Not sure when and how to start dipping into your hard-earned retirement funds? It’s a BIG consideration with BIG implications. How might you withdraw your money without worry that you’ll outlive your portfolio?
You could use a generic retirement distribution model that targets a 4% withdrawal from your portfolio (if portfolio is allocated at 60/40 equities/bonds). This generic model focuses on not outliving your assets and often leaves much to be desired in terms of maximizing how you distribute your portfolio efficiently. This is where a retirement distribution plan is absolutely vital since it will outline the amount that you need to meet your specific needs each year, the impact on taxes and on your ability to not outlive your portfolio (particularly important 5-10 years to retirement).
Many studies demonstrate that creating a portfolio withdrawal plan that more closely fits your needs in early retirement while providing for your wishes later in retirement leads to a successful retirement. Of course, retirement planning first requires that you’ve accumulated enough assets to support your lifestyle for the length of your potential retirement. It should also allow for unexpected obstacles and other goals.
You may find after discussions that your retirement of choice might be much different than a standard generic model. In some cases, it is in your best interests to keep working even part-time into your “retirement.” This is becoming more and more the case (so don’t feel alone if it comes to that) even if you have enough assets to support full retirement.
A recent study by T. Rowe Price revealed that 22% of recent retirees have rejoined the workforce at least part-time and of these 18% are earning as much as they were earning prior to retirement. Of course others have chosen to adjust their budgets to extend the life of their portfolio and are living on 67% of pre-retirement incomes rather than returning to employment. The study found that retirees are covering their early retirement expenses from the following sources: 18% from pension plans, 42% from social security and 17% from tax-advantaged accounts.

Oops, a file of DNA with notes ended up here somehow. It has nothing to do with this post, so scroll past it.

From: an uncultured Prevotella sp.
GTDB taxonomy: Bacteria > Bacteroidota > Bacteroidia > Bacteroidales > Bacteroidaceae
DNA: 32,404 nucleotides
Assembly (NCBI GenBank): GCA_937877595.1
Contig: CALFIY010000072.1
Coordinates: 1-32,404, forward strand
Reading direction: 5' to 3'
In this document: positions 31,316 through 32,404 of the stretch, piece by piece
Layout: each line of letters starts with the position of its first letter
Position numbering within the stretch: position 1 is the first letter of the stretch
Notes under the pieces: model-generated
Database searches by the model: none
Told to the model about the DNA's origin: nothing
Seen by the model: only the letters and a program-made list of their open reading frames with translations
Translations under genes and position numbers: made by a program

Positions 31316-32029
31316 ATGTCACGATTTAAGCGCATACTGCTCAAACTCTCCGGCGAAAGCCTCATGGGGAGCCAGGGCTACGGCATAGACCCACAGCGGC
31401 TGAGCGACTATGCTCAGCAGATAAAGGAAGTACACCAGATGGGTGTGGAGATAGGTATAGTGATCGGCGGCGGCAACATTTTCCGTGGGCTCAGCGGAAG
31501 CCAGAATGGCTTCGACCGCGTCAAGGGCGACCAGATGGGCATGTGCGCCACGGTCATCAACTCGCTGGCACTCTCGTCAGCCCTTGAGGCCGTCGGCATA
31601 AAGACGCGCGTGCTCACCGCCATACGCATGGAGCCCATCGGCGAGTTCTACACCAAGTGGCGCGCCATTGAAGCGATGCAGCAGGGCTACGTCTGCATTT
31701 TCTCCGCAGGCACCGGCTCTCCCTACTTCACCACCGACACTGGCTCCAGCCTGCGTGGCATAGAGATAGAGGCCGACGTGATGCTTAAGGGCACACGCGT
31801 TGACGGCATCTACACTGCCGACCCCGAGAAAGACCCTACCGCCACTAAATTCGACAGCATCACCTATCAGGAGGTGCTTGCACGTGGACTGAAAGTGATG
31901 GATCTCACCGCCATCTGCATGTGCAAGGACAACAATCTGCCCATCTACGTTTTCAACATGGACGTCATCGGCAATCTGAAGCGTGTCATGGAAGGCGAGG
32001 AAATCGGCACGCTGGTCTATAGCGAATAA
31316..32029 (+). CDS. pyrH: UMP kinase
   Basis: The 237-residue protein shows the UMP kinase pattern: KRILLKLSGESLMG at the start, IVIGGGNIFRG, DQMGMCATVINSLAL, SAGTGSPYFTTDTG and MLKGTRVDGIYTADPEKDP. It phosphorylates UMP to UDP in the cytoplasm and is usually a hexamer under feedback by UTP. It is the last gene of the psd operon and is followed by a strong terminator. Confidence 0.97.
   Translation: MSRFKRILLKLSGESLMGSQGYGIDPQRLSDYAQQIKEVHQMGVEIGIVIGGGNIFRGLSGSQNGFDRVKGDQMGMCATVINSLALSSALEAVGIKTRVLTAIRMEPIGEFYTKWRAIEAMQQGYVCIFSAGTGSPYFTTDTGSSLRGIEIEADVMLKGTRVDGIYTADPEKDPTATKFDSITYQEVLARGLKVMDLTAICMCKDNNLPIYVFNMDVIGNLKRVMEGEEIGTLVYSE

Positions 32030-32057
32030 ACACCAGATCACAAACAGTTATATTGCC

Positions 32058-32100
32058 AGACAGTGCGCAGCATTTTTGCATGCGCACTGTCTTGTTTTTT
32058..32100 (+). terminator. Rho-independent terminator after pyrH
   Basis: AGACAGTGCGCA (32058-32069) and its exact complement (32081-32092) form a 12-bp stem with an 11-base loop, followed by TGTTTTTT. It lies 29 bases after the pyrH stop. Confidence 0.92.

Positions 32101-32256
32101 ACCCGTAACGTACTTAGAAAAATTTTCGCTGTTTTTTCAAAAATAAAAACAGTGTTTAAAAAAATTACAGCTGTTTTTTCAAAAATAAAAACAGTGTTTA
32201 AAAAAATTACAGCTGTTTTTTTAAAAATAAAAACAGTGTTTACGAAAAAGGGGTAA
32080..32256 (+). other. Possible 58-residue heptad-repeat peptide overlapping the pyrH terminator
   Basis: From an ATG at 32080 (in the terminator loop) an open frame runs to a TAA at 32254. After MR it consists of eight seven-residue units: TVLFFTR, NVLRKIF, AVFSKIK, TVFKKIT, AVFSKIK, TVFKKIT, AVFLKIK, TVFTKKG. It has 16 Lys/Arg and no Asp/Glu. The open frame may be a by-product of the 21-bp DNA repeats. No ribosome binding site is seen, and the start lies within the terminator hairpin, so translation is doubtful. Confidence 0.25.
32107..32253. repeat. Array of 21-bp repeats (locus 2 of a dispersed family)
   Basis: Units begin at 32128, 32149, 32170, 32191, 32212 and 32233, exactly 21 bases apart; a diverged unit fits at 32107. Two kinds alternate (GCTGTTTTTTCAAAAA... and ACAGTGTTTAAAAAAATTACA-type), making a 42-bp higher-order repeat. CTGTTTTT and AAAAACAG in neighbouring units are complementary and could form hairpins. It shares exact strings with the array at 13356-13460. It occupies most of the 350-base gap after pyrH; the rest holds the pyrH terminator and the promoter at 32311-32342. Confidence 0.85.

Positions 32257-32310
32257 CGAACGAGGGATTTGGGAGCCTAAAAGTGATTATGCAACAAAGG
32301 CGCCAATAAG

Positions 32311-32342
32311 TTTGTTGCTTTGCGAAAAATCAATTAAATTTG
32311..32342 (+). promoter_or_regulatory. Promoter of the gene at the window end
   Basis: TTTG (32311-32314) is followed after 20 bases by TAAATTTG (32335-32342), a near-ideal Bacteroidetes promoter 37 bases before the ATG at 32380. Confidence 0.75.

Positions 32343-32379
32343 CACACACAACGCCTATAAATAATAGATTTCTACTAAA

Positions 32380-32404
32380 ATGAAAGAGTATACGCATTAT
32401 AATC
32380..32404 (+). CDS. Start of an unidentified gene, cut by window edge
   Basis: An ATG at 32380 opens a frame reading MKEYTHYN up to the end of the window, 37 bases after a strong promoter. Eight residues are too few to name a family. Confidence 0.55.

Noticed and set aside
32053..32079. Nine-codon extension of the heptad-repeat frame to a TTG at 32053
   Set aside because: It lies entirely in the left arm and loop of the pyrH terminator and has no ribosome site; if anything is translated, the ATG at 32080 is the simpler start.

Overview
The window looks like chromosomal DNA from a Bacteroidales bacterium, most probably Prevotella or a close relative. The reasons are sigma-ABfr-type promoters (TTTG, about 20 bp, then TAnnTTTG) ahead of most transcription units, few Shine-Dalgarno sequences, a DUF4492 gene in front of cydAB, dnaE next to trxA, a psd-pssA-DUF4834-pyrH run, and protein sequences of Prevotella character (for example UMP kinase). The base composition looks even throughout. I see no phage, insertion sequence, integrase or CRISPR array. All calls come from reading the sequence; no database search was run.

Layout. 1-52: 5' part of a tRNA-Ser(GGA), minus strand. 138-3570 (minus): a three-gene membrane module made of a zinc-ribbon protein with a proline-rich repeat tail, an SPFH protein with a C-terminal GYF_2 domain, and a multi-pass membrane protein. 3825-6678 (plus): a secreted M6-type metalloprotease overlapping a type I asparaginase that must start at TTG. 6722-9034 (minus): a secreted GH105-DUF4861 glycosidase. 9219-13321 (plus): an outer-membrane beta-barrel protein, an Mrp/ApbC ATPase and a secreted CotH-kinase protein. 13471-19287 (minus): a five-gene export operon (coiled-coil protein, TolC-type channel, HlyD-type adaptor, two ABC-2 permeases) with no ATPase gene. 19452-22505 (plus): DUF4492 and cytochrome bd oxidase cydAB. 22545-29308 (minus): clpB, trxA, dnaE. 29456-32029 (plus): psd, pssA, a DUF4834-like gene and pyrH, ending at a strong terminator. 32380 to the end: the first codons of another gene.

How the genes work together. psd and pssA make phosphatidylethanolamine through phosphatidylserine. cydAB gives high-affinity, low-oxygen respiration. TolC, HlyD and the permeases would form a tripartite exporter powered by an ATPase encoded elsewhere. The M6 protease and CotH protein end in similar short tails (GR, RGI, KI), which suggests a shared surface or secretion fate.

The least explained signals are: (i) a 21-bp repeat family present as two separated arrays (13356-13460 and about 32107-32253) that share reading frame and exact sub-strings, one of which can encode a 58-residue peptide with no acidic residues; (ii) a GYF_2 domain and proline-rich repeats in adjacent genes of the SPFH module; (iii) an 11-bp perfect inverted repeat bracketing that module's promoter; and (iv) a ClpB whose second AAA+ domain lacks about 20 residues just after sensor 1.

The latest methods for funding retirement are much more specific to your individual situation than a flat 4% withdrawal. When working together (5-6 years to retirement) we’ll formulate your distribution plan through retirement. This would include how your portfolio will be allowed to recover from any potential market decline and how it provides for your wishes during the 30-40 years in retirement. As retirement approaches (or whenever you make the request) we will outline the latest successful approaches to asset distribution for your situation – we want to be sure that you don’t unnecessarily skimp through early retirement or outlive your portfolio later in life.
A formal retirement distribution plan should include a review of alternative income streams, a financial breakdown of at least the first 3 years of retirement, an overall budget for those years, including expected distribution and social security. This is when the value of having different cash flow streams becomes obvious. Taxable accounts, tax free, pension/social security, annuities, and tax-deferred are the usual assets considered in all retirement distribution plans.
By setting the finances for the first years in retirement, you can plan for the potential of a market downturn and also the possibility of allocating more during the first 10 years of retirement if you so wish. Most often, families want to spend their first 10 years traveling or hosting family events as a way of enjoying their most active phase of retirement.
The most obvious danger of ad-hoc or unplanned withdrawals from a portfolio is that the account balance dwindles faster than any return can support. By funding non-budget needs, the portfolio may no longer be able to fund the necessary budget items that are important in that client’s lifetime. To succeed, this requires open communication with our clients, their trust in our work, and their discipline to rein-in non-budget expenses.
Retirement can last 30-40 years and can exhaust any portfolio without a distribution plan. Outside of retirement, your other goals may or may not need a separate distribution plan (we do one for college plans and home purchase too). Speak to your advisor if you are in any way uncertain about how or when to tap into any of your portfolio savings.
Edi Alvarez, CFP®
BS, BEd, MS